Legacy of reform

Updated: 2014-08-21 17:20

By AN BAIJIE(China Daily)

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Much like the forays of other aspiring Chinese entrepreneurs starting from scratch, the Nian sunflower seed business began to see the light of day only in 1979, when Deng Xiaoping put forward the policy of reform and opening-up.

Nian Qiang said his family business is indebted to Deng's leadership.

Legacy of reform

In 1963, businessman Nian Qiang's father was caught selling fish on the streets and sentenced to a year's imprisonment for "speculation".

At that time, only State-owned enterprises were allowed to run a business.

Nian Guangjiu was jailed again for selling chestnuts in 1966, at the start of the "cultural revolution" (1966-76).

But the senior Nian was unfazed. After he was released from prison, the man started selling fried sunflower seeds in 1972 – this time outside working hours to avoid being caught by the police.

Much like the forays of other aspiring Chinese entrepreneurs starting from scratch, the Nian sunflower seed business began to see the light of day only in 1979.

It was a year after the Communist Party of China, led by Deng Xiaoping, put forward the policy of reform and opening-up.

Under the policy, individuals nationwide were encouraged to run businesses and set up private companies. That meant that family enterprises like the Nian's sunflower seed business became legal.

Deng's visionary move fueled the growth of private enterprise and set a milestone for China's market-oriented economy.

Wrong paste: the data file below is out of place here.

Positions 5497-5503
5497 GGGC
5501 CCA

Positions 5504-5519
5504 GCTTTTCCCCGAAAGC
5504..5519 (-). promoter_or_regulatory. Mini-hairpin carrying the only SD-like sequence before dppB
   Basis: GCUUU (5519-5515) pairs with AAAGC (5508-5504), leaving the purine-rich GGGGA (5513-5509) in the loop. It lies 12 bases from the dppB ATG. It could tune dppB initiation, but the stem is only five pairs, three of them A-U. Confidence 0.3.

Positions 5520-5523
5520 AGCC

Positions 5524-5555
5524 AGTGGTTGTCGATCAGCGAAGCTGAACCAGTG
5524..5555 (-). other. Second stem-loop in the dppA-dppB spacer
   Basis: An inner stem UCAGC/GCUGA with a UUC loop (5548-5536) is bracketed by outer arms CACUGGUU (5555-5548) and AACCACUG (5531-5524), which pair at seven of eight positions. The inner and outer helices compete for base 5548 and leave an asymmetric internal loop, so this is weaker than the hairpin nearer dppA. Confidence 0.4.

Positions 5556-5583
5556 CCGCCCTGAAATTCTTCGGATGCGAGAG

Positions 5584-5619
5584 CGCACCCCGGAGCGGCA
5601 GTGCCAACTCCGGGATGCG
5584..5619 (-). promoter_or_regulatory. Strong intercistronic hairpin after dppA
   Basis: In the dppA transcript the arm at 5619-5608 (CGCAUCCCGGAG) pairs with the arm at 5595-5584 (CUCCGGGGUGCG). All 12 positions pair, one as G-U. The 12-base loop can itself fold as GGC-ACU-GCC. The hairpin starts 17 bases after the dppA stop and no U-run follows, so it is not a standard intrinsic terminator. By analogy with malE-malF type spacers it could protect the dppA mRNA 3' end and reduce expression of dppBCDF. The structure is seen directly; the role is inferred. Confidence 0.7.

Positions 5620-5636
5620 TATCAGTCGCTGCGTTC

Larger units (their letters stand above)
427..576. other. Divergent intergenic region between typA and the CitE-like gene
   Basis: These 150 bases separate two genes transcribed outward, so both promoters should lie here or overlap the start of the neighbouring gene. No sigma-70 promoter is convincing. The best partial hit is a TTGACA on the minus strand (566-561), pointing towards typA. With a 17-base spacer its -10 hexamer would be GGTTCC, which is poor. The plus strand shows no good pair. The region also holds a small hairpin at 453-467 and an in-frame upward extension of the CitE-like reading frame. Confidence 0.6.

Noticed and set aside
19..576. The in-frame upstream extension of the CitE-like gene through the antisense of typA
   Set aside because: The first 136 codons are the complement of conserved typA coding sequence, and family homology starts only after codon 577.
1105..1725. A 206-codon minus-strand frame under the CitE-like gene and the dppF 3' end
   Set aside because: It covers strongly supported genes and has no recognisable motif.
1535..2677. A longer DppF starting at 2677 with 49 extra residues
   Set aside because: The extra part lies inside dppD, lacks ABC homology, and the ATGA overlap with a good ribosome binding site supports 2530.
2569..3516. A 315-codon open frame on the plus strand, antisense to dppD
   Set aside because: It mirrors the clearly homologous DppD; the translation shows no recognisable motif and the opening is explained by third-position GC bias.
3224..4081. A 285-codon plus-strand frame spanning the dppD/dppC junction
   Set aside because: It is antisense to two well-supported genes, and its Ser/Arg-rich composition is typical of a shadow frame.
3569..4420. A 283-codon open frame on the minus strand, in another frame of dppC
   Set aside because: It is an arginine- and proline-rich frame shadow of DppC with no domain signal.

These and other achievements of Deng are being remembered and revisited by beneficiaries like the Nian family, amid the 110th anniversary of the birth of the late leader which falls on Friday.

Nian Qiang said his family business is indebted to Deng's leadership.

"It was Deng Xiaoping's policies of reform that allowed our family business to survive," he said.

Chance to thrive

In 1979, Nian Guangjiu registered the "Idiot Sunflower Seeds" brand – after the nickname people gave him because he always handed out bonus amounts of the seeds to his customers.

But the "idiot" became a millionaire a few years later, when his products were snapped up in his hometown of Wuhu city in East China's Anhui province and distributed nationwide.

On Sept 4, 1981, when four local officials, including a vice-mayor and a vice-police chief of Wuhu, visited Nian's family, the businessman became nervous – he was afraid of being arrested for a third time since the policies in the past decades had been fluctuating.

The officials did not make trouble. On the contrary, they praised Nian for his entrepreneurship as well as the good flavor of his products.

"We knew later that Deng Xiaoping had expressed his support toward my father's business before the officials visited our home," Nian Qiang said.

But it was yet not smooth sailing for the business. In late 1983, some officials questioned whether his company should be restricted since the number of his employees had reached more than 100.

Under regulations at that time, a private company could hire at most seven workers, and the employers would be punished for "exploitation" if they had a large headcount.

The local government reported the situation to the central authorities.

At a conference on Dec 22, 1984, Deng made his reply -- Nian should not be punished and the government should convince the public that the reform policy will not changed, according to records highlighted by the Selected Works of Deng Xiaoping.

"Once again, we had Deng Xiaoping and his policies to thank," said Nian Qiang, general manager of Idiot Sunflower Seeds Co. Under reform and opening-up, the central authorities increasingly encouraged private businesses like the Nians' in the early 1980s.

On Oct 16, 1982, the State Administration for Industry and Commerce held a fair in Wuhan city, capital of Central China's Hubei province, inviting more than 110 private companies in 13 provinces to exhibit and promote their products at the fair, according to a report by Xinhua News Agency.